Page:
Researchers in the rye: Alberta scientists studying environmental benefits of perennial grains

·2 min read
Perennial grain crops are sowed once and regrow every year, unlike annual crops that only last one season. This file photo shows a rye crop near Gibbons, Alta. (Michael Kalisvaart - image credit)
Perennial grain crops are sowed once and regrow every year, unlike annual crops that only last one season. This file photo shows a rye crop near Gibbons, Alta. (Michael Kalisvaart - image credit)

Scientists at the University of Alberta are studying perennial grains, including perennial rye, and how they benefit the environment.

Most crops in Western Canada are annuals such as wheat, canola, or barley, so cultivating perennial plants is a new innovation, said Guillermo Hernandez Ramirez, a soil scientist in the university's faculty of agricultural, life and environmental sciences.

Ramirez is a co-author of a U of A study published this year that found perennial rye absorbed carbon dioxide and mitigated other greenhouse gases.

"What we are proposing is to give an opportunity to take this other option for part of the land, and put in perennial grains, which are seeded one time and then we can harvest them over several, continuous years," Ramirez told CBC's Edmonton AM on Friday.

Ramirez added this is a new, innovative way to grow, harvest and cultivate stewardship of the land. Previous agricultural research has focused primarily on annual crops.

"So now we are starting to do our homework on learning how to manage these perennial grains so that we can also see those same benefits," he said.

Ramirez and his team studied perennial rye for its many environmental benefits, like controlling soil erosion and using water resources efficiently.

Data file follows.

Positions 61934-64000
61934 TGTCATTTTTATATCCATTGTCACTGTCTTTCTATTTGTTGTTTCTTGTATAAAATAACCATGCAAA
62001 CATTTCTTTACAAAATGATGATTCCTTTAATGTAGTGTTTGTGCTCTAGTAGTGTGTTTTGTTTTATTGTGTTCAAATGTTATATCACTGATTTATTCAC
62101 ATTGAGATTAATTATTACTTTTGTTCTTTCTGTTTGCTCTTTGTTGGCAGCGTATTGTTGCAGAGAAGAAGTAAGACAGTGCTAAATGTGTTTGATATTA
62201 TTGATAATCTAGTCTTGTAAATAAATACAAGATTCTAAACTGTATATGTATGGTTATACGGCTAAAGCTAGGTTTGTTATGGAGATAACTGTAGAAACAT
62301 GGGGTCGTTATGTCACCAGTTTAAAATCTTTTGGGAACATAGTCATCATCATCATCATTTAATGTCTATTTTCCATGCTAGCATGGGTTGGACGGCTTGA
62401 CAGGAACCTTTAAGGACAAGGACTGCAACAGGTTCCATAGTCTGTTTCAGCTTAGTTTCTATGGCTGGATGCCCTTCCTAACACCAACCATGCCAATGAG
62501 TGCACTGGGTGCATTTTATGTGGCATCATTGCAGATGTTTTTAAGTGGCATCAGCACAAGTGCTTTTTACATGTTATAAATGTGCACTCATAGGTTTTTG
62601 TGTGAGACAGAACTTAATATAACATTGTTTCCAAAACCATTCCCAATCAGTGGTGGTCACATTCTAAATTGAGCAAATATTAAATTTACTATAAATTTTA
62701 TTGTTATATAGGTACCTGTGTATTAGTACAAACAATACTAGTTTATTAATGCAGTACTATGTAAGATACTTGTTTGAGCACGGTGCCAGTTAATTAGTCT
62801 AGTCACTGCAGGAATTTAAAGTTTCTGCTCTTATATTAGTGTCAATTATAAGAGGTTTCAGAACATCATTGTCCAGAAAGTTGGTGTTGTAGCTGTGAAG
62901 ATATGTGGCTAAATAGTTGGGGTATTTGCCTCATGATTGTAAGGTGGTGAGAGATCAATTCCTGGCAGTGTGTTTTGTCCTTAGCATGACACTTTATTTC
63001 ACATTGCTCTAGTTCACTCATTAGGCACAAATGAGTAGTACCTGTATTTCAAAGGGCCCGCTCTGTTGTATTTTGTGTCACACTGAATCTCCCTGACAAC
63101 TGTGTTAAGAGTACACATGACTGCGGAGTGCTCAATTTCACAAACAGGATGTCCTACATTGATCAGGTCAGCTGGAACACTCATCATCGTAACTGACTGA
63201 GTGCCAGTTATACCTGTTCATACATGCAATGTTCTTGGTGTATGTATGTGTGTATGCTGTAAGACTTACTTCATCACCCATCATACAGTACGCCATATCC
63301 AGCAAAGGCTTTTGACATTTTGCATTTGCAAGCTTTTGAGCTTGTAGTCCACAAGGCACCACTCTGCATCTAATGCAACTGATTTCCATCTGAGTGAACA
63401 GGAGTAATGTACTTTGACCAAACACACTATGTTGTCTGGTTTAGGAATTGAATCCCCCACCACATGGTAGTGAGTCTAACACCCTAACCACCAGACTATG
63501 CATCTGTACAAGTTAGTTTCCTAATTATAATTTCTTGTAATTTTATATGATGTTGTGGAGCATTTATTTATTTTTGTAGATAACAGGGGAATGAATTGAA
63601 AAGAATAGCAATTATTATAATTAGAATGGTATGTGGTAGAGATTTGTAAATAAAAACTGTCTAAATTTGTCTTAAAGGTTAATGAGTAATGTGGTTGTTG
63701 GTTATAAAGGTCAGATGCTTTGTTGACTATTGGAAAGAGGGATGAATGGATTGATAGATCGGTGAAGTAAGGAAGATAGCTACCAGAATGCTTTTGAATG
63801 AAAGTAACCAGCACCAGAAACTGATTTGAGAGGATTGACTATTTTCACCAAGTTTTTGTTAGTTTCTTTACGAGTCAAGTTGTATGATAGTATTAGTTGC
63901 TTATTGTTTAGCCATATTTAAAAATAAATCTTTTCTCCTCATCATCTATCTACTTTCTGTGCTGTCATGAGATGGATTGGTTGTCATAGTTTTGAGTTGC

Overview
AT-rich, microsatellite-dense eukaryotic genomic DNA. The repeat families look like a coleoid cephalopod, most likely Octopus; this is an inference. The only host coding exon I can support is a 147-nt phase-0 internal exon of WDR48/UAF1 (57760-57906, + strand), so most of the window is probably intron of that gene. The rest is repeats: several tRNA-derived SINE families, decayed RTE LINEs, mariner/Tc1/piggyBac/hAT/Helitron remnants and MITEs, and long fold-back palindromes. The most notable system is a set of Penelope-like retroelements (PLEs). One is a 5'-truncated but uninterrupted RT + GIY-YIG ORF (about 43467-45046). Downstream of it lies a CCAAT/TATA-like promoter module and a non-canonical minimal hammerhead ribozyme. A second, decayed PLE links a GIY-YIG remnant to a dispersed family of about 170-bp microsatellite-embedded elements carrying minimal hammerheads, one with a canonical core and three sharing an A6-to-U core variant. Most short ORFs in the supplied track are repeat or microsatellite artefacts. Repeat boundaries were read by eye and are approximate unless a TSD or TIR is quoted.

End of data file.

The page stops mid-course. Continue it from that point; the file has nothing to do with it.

"These perennial grains are able to remove CO2 from the atmosphere and mitigate all the greenhouse gases," Ramirez said, adding this allows the plant to have a longer growing season from April to October.

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What does this mean for farming?

For farmers, perennial crops are a practical investment that remove the yearly stress of land preparation and seeding.

Although crop yields are smaller than with the annual version of the same grain, the overall cost of the crop is lower, Ramirez said.

"You don't have to buy seeds every year, and they use fertilizer in a much more efficient way," he said, adding perennial grain crops require the same amount of water as annual crops.

Ramirez and his team are currently working with breeders to increase productivity for the perennial rye.

Zoe Todd/CBC
Zoe Todd/CBC

Ramirez said the next step in the research process will look at improving winter survival, and how to manage diseases in perennial grains.

"If we identify the risk and if we are able to address and figure out how to manage these perennial grains, then we are able to help farmers to gradually start adopting them into the future," he said.

Ramirez and his team began the project four years ago when they received about $1 million in federal funding.

He said the province will now begin testing perennial wheat.

"Around the world there is a shift to be able to develop perennial crops."

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